There are cancers unique to women, such as gynecologic cancers and the majority of breast cancers. Gynecologic cancer is any cancer that starts in a woman’s reproductive organs. There are five main types of gynecologic cancers: cervical, ovarian, uterine, vaginal and vulvar.
We are currently investigating experimental medications to treat women’s cancers, including gynecologic cancers and triple negative breast cancer.
Gynecologic cancers begin in different places within a woman’s pelvis, which is the area below the stomach and in between the hipbones. Each gynecologic cancer is unique and has its own signs, symptoms and risk factors.
Triple negative breast cancer accounts for approximately 15-20% of breast cancers diagnosed worldwide. It is more common in younger women, African American women and more common in Hispanic women than non-Hispanic women.
There is much research focused on identifying unique characteristics of the many different types of cancers. Terms such as personalized, targeted, and precision medicine are often used in cancer related communications. These terms refer to all the research and discoveries that support identification of treatments based on unique characteristics of your particular cancer. You may also have heard the term ‘biomarker’. Through research, many biomarkers (also called ‘tumor markers’ when referring to cancer) have been identified and reflect some of the unique characteristics in your blood, urine and/or tissue. Some biomarkers that you may have heard of in women’s cancers are types of molecules, such as the following, with examples:
These all indicate something about your condition and may help your doctor address your unique needs. Our research studies continue to work to build on the currently knowledge of biomarkers, by investigating the potential of additional biomarkers to improve care.
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Below you will find clinical trials that are either currently recruiting patients (noted as Recruiting) or starting to recruit patients soon (noted as Not Yet Recruiting).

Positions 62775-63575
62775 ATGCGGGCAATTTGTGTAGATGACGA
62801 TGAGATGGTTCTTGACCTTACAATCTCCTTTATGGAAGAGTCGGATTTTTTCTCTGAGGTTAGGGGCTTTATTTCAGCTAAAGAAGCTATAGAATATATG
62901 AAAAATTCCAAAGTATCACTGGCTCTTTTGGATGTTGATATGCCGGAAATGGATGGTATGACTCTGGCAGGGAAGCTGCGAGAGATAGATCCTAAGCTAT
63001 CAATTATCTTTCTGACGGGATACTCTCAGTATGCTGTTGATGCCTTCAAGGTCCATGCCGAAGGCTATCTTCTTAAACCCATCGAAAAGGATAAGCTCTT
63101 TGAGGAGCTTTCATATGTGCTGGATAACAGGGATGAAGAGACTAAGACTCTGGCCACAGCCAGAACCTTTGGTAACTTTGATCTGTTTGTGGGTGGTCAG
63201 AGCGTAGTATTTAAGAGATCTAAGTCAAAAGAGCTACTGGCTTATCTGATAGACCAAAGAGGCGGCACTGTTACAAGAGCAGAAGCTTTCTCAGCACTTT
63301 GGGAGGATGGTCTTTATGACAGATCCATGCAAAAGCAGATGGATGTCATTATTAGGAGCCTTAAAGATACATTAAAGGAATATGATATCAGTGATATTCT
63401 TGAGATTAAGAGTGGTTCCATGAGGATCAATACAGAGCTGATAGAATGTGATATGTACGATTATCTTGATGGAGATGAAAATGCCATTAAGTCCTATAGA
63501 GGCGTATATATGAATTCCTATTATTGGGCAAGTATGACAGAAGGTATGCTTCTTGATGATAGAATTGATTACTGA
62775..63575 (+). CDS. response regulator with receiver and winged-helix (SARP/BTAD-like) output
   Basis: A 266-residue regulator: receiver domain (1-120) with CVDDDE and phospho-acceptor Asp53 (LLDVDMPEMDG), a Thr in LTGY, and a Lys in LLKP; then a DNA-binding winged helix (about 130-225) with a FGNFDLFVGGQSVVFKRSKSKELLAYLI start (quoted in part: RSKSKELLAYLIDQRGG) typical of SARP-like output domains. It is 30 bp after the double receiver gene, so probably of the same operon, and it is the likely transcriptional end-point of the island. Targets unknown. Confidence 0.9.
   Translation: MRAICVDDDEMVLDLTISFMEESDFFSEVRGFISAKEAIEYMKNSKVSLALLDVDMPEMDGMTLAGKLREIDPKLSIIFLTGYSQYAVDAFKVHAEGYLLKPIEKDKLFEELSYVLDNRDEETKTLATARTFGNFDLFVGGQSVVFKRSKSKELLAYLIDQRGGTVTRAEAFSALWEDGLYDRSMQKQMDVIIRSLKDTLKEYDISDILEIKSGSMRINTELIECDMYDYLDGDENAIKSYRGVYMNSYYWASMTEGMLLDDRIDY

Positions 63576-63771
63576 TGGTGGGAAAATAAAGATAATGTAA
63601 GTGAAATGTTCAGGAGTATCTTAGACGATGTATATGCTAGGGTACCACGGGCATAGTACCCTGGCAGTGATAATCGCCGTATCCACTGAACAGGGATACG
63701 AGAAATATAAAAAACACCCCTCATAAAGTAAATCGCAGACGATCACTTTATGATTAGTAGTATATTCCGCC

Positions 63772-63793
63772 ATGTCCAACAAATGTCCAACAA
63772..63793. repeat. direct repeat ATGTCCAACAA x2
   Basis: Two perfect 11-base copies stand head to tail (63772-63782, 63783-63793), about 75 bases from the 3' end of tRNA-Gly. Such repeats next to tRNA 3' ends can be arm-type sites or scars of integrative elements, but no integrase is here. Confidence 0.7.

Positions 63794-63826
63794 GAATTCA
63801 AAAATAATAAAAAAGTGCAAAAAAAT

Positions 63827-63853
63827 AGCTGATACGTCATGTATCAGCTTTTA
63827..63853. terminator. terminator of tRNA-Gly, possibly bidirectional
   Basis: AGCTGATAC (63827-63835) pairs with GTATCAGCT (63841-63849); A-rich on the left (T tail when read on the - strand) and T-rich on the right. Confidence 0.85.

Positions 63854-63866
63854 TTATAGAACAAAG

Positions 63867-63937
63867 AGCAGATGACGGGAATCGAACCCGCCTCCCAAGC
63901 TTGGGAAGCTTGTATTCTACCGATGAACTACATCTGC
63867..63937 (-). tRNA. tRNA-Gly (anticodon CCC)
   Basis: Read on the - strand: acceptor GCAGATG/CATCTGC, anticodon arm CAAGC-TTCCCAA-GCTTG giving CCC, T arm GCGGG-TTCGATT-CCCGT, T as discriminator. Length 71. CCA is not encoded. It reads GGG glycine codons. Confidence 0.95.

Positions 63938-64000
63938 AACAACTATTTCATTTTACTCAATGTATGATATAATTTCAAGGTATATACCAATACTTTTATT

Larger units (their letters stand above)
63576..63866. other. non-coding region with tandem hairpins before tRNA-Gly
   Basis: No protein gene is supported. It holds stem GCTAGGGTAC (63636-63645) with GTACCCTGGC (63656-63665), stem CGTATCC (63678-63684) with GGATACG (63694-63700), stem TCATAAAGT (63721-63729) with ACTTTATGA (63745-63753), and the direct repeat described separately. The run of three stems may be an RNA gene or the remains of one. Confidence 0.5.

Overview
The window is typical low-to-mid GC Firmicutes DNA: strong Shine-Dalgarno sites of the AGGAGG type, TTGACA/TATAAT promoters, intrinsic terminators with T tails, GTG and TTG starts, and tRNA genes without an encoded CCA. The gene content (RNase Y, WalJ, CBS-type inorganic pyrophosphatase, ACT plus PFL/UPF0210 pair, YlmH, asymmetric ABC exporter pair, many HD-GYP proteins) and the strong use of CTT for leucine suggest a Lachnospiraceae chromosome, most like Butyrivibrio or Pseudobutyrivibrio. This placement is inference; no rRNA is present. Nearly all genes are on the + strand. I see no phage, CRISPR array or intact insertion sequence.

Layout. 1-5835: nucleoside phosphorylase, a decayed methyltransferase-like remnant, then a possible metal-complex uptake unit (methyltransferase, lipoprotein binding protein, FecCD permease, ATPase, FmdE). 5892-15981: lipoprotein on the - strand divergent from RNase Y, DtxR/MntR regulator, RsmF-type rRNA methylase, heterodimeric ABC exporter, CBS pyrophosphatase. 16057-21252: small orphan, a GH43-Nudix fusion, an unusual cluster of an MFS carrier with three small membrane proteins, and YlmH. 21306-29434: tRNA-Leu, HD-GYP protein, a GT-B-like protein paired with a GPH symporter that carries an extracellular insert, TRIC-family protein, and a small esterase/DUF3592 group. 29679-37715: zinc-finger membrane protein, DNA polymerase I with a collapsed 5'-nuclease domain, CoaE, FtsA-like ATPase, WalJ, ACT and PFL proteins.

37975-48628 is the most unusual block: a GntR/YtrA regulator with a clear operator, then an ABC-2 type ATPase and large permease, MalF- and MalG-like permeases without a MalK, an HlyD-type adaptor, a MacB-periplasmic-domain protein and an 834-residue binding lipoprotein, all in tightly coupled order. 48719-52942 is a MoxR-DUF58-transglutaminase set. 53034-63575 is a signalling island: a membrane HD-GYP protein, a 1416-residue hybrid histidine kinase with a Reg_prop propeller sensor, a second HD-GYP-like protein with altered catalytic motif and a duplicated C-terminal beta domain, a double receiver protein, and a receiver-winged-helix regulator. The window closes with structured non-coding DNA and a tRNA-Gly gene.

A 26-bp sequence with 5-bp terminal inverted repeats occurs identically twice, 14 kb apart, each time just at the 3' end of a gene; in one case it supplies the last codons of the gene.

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"I noticed a red spot on my shoulder and didn't think too much about it, but after a few more days it didn't change. Nancy recommended that I probably ought to get it checked"
"I noticed a red spot on my shoulder and didn't think too much about it, but after a few more days it didn't change. Nancy recommended that I probably ought to get it checked"View Story
"They want you to be as safe as possible. So as soon as they notice something is off, they will tell you. And you have the option of saying, 'OK, I'm out.'"
"They want you to be as safe as possible. So as soon as they notice something is off, they will tell you. And you have the option of saying, 'OK, I'm out.'"View Story
"The medical oncologist did lay out exactly what was going to happen if I did go through this clinical trial, so there weren't any surprises"
"The medical oncologist did lay out exactly what was going to happen if I did go through this clinical trial, so there weren't any surprises"View Story
Bristol-Myers Squibb is not affiliated with the creators of this content. The information provided here is for informational purposes only and is not meant to replace a physician's medical advice or imply endorsement. Content in this video may speak to medical topics that are not necessarily related to clinical trials.
Used with permission from Foundation of Women's Cancer Gynecologic Cancer Clinical Trials: What This Means for You 19:00
Just as cancer affects your physical health, it can bring up a wide range of feelings you’re not used to dealing with. It can also make existing feelings seem more intense. They may change daily, hourly, or even minute to minute. This is true whether you’re currently in treatment, done with treatment, or a friend or family member. These feelings are all normal.
Often the values you grew up with affect how you think about and cope with cancer. For example some people:
Whatever you decide, it's important to do what's right for you and not to compare yourself with others. Your friends and family members may share some of the same feelings. If you feel comfortable, share this information with them.
More about Feelings and Cancer, originally published by the National Cancer Institute.
If you are helping your family member or friend through cancer treatment, you are a caregiver. This may mean helping with daily activities such as going to the doctor or making meals. It could also mean coordinating services and care. Or it may be giving emotional and spiritual support. The tips below are for most cancer caregivers. But there are also more details available for caregivers dealing with advanced cancer, caregiving after treatment ends, for parents with a child with cancer, and for teens with a family member with cancer.
Selected Support Organizations
Bristol-Myers Squibb is not affiliated with nor endorses any of the listed organizations. The information/links provided by Bristol-Myers Squibb are meant for informational purposes only and are not meant to replace a physician's medical advice or imply endorsement.